1 Who, like a foolish pilot, have shipwreck'd
My vessel, &c.

Dr. Johnson observes, that "metaphors sometimes find admission where their consistency is not accurately preserved. Thus," he adds, with a reference to this passage, "Samson confounds loquacity with a shipwreck." Surely this is not criticising very accurately. The fact is, Samson ascribes his own ruin, or shipwreck, to a very natural cause, his own indiscretion. The Greek writers use "to suffer shipwreck" in a metaphorical sense. It is particularly thus used by St. Paul for shipwreck, or the most fatal ruin, when caused immediately by misconduct; "Holding faith and a good conscience; which some having put away, concerning faith have made shipwreck." In the "Table of Cebes," it is said of foolish and wicked men, "they suffer shipwreck in life." Compare Spenser's description of those who are wrecked on the rock of vile reproach; and who,

Having all their substance spent

In wanton ioyes and lust intemperate,
Did afterwards make shipwrack violent

Both of their life and fame, &c.-F. Q. 11. xii. 7.

It may be observed also, that St. James compares the tongue to the helm of a ship, ch. iii. 4, and that Samson suffered all he had undergone in consequence of not duly governing his tongue. The metaphor then is so far also scriptural.-DUNSTER.

Why thou shouldst wed Philistian women rather,
Than of thine own tribe fairer, or as fair,
At least of thy own nation, and as noble.


Sam. The first I saw at Timna, and she pleased
Me, not my parents, that I sought to wed
The daughter of an infidel: they knew not
That what I motion'd was of God; I knew
From intimate impulse, and therefore urged
The marriage on; that by occasion hence
I might begin Israel's deliverance,
The work to which I was divinely" call'd.
She proving false, the next I took to wife
(0, that I never had! fond wish too late)
Was in the vale of Sorec, Dalila,

That specious monster," my accomplish'd snare.P
I thought it lawful from my former act,
And the same end; still watching to oppress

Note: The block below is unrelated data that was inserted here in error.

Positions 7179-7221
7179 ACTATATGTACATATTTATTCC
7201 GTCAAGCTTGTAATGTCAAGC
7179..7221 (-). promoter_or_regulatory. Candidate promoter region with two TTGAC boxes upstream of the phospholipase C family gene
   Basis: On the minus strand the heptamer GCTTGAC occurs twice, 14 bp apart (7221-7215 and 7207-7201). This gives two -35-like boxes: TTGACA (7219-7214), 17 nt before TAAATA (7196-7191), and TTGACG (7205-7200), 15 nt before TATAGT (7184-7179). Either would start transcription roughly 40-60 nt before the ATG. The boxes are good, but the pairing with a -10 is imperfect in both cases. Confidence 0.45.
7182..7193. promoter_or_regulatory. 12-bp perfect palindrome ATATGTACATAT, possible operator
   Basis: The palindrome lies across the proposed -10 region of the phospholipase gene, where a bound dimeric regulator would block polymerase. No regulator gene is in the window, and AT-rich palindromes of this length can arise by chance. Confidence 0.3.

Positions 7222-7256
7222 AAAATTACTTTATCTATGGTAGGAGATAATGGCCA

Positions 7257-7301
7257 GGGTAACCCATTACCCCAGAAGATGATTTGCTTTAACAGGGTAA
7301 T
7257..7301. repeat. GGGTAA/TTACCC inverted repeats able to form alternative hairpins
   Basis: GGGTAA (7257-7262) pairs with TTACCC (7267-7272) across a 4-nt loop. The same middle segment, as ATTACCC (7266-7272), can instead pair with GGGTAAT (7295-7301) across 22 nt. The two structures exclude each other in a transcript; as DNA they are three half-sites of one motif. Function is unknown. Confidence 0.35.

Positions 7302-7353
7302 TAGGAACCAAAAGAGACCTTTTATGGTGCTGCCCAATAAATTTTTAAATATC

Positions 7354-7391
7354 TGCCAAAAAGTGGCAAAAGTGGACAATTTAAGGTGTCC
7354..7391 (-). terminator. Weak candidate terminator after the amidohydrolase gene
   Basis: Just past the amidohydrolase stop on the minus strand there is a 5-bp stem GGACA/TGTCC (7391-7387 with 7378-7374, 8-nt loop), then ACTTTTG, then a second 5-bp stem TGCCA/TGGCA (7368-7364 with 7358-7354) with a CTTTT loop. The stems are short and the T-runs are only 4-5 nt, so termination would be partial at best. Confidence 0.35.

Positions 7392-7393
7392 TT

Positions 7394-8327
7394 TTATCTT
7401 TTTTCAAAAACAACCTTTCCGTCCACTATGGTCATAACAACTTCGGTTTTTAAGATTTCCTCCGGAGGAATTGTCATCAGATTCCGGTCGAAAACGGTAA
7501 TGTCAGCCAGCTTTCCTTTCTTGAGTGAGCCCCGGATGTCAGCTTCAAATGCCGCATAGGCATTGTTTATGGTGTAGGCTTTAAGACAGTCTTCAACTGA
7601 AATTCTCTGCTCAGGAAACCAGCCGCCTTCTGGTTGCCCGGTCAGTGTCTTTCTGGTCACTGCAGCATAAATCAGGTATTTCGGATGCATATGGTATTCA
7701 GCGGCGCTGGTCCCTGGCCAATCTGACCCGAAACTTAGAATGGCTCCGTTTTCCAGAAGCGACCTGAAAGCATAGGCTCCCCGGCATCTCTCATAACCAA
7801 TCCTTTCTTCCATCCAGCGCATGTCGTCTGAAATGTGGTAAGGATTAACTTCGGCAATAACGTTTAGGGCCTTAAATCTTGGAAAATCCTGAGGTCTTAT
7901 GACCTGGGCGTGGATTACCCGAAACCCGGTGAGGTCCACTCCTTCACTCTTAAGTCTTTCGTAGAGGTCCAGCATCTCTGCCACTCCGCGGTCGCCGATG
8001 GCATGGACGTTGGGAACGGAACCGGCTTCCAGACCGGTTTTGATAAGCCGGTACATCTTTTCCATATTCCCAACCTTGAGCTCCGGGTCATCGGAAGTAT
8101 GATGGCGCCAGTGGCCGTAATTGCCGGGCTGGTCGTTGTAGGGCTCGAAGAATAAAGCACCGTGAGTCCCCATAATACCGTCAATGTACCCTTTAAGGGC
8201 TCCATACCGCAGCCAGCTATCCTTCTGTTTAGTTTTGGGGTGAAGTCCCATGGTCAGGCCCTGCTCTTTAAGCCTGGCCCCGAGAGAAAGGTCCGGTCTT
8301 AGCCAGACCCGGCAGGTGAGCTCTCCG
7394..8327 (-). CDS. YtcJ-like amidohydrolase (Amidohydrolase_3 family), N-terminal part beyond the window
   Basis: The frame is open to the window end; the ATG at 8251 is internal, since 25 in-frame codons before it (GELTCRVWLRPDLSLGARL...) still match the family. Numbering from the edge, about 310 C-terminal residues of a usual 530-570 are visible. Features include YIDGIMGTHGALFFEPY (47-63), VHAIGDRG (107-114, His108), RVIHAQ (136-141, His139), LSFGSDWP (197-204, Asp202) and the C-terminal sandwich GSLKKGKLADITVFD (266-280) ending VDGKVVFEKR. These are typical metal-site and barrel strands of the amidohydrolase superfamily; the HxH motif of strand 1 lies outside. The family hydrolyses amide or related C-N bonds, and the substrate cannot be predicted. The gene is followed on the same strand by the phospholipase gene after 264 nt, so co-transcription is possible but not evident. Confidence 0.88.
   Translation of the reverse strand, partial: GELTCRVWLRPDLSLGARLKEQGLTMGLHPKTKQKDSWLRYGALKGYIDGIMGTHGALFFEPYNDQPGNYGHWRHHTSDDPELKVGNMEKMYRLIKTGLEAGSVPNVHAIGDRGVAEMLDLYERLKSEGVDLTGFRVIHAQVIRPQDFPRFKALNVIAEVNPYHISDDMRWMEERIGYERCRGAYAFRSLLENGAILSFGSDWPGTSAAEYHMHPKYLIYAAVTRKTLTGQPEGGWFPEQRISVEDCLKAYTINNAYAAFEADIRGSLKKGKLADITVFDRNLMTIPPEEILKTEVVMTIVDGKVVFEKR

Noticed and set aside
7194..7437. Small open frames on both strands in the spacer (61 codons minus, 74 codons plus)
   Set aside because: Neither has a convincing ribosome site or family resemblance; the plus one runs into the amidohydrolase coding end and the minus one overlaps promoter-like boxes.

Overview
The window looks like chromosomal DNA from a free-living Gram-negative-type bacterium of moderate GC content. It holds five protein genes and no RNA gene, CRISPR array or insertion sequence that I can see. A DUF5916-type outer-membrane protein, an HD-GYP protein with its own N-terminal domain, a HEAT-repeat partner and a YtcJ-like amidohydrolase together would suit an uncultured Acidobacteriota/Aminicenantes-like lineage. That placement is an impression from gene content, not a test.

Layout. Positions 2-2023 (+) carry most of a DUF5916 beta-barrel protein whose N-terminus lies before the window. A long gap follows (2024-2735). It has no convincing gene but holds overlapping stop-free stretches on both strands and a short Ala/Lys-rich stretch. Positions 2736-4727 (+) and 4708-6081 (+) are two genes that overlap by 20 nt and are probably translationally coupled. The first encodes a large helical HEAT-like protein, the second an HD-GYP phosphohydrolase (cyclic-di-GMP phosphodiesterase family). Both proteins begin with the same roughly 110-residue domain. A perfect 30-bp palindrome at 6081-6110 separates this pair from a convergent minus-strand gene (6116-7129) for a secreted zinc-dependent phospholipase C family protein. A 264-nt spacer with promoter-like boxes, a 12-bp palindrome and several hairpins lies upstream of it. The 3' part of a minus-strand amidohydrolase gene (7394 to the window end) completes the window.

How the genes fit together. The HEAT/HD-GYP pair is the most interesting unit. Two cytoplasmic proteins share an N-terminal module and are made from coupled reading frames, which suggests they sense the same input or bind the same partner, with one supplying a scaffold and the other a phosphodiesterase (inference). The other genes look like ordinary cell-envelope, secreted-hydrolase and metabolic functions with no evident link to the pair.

Israel's oppressours: of what now I suffer

She was not the prime cause, but I myself,

Who, vanquish'd with a peal of words, (0, weakness !)
Gave up my fort of silence to a woman.
Cho. In seeking just occasion to provoke

The Philistine, thy country's enemy,

Thou never wast remiss, I bear thee witness:
Yet Israel still serves with all his sons.

The first I saw at Timna, and she pleased
Me, not my parents, &c.






None of the critics have observed that Milton here alludes to some of the particulars of his first match. The Chorus had just before remarked,

I oft have heard men wonder

Why thou shouldst wed Philistian women rather
Than of thine own tribe fairer, or as fair.

To say nothing of the dissatisfaction Milton's first wife had conceived at her husband's unsocial and philosophical system of life, so different from the convivial cheerfulness and plenty of her father's family; it is probable that the quarrel was owing to party, which also might operate mutually; but when Cromwell's faction proved victorious, her father, who had taken a very forward part in assisting the king during the siege of Oxford, finding his affairs falling into distress, for prudential reasons, strove to bring about an agreement between the separated couple: and thus the reconciliation was interested; nor was it effected but by her unsolicited and apparently humble submission, and after the most earnest entreaties, which the husband for some time resisted: on the whole, therefore, we may suppose that not much real or uninterrupted cordiality followed; and I think it clear that Milton's own experience, in the course of this marriage, furnished the substance of the sentiments in another speech of Samson, ver. 750 to 763. Phillips says that Milton was inclined to pardon his repudiated bride, "partly from his own generous nature, more inclinable to reconciliation than to perseverance in anger and revenge."-T. WARTON.

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In the Latin sense of specious; handsome, captivating. The whole expression seems to refer to the Echidna of Hesiod.-DUNSTER.

P My accomplish'd snare.

There seems to be a quibble in the use of this epithet.-WARBURTON.

It rather appears to be irony.-J. WARTON.